Foreign Minister Tzipi Livni Becomes New Leader of Israel's Governing Party
Tzipi Livni won the election in Israel to replace Prime Minister Elmud Olmert Thursday as head of the Kadima Party. According to the Associated Press, Livni, Israel's foreign minister and a political moderate, secured 43.1 percent of the vote. Shaul Mofaz, a former defense minister and military leader received 42 percent of the vote.
Olmert, who will resign due to corruption allegations, will most likely step down sometime after next Sunday's Cabinet meeting. Livni will then begin the process of formally creating a new ruling coalition. She will have 42 days to form the coalition and, if successful, will become the first female prime minister since Golda Meir resigned 34 years ago. If she is unable to create a new coalition, Israel will hold elections next year.
The government under Olmert had planned to forge an agreement with Palestine by the end of the year. According to BBC News, Livni will most likely continue where Olmert’s government left off, negotiating the movement of Jewish settlers and transfer of Israeli territory to Palestine. Linvi is known for her non-confrontational approach in peace talks.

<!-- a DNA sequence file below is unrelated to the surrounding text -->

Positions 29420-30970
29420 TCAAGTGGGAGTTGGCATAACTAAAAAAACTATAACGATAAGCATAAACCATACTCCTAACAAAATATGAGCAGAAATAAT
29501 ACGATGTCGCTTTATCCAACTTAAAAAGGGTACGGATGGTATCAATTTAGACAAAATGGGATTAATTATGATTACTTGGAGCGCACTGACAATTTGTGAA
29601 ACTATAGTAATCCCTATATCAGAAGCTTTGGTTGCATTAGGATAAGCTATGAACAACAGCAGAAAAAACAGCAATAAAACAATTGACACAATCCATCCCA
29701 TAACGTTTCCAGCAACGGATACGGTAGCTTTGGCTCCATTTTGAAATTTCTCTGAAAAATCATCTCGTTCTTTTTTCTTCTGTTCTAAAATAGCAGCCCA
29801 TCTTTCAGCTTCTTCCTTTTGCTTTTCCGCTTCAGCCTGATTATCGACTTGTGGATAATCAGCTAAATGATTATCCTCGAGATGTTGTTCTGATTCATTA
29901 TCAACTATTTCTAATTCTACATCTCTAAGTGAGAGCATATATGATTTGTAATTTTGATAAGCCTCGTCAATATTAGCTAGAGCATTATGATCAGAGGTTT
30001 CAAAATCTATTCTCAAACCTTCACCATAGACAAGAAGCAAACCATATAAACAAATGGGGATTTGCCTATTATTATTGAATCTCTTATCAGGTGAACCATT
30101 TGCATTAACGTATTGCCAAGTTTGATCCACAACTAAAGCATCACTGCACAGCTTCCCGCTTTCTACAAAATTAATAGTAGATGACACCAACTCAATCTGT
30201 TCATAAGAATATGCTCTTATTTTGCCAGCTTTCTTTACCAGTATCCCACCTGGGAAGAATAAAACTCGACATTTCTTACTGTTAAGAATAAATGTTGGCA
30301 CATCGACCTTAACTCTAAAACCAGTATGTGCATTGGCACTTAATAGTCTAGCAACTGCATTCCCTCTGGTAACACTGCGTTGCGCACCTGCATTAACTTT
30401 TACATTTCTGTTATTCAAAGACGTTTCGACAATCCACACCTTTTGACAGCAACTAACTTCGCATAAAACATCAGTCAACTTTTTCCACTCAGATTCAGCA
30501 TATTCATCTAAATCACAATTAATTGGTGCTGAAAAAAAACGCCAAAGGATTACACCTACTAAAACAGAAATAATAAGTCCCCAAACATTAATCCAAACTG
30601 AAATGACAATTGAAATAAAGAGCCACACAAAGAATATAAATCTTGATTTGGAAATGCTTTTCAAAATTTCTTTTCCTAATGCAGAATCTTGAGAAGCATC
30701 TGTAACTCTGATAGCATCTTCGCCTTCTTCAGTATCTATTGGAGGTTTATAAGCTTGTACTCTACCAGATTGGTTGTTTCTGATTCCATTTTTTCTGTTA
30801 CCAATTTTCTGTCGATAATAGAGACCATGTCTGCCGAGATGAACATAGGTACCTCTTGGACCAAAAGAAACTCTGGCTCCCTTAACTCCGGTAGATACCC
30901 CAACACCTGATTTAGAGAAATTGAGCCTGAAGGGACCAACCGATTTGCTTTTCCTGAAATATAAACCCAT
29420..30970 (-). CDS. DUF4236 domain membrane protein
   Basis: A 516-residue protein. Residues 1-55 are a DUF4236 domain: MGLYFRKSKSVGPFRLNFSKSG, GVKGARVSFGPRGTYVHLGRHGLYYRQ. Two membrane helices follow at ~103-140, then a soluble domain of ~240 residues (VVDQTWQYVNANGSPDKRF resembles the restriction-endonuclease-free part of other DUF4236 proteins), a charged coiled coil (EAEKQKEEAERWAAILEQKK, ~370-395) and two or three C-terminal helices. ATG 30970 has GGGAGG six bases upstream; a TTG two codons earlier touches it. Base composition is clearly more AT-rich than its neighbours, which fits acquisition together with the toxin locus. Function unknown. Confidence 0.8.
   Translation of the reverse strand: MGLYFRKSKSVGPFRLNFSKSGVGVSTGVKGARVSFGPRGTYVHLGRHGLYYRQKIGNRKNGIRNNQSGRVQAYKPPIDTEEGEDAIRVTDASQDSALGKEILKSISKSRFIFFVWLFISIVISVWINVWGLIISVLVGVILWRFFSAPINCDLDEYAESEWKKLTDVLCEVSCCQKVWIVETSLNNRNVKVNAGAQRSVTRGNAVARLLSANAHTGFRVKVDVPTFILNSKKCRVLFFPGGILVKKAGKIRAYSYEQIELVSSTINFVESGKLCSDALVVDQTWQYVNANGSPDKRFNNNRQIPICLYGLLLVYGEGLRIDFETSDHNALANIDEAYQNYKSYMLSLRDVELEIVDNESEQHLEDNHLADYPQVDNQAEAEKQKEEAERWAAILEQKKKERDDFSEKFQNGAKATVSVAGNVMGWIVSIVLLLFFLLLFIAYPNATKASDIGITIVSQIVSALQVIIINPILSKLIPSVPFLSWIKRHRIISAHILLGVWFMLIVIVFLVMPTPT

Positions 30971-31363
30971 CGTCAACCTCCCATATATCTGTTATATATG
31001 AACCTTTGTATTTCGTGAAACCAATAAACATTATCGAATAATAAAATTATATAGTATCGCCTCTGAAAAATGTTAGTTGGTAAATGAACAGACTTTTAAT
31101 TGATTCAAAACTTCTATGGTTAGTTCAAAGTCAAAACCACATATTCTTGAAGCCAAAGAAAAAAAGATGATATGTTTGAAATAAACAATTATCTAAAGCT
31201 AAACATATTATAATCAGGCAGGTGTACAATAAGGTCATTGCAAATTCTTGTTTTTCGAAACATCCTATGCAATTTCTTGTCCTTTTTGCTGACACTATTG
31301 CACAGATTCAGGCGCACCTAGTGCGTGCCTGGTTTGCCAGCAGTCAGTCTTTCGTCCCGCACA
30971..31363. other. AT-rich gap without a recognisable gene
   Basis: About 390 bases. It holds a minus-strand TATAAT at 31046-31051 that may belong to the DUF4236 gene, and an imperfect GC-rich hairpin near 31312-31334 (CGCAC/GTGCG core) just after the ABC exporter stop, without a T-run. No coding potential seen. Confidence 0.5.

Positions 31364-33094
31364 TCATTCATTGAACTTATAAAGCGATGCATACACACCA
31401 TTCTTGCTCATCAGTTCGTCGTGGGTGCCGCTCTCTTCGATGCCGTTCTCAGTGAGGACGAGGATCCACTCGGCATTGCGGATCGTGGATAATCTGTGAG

After years of violence and unrest in the region, Israelis hope Livni can resolve many of the problems faced by Israelis and Palestinians. According to the AP, Shula Lon, a resident of Jerusalem, felt encouraged by the election of the would-be prime minister. "I really wish her the best, that she will bring peace," she said. "After so many generations (when) nobody succeeded, maybe a woman could do it now."
Media Resources: Associated Press 9/18/2008, BBC News 9/18/2008, Ms. Magazine Winter 2008
7/22/2014 Louisiana Pro-Choice Community Stands Up Against Operation Rescue - Saturday, Operation Rescue/Operation Save America launched an aggressive week-long siege against reproductive health clinics and abortion care providers in southern Louisiana.
The annual siege is expected to run through Saturday, July 26, but already, several dozen Operation Rescue protesters have moved these forceful assemblies to doctors' private residences, riling neighbors in the process with their megaphones, explicit and invasive signage. . . .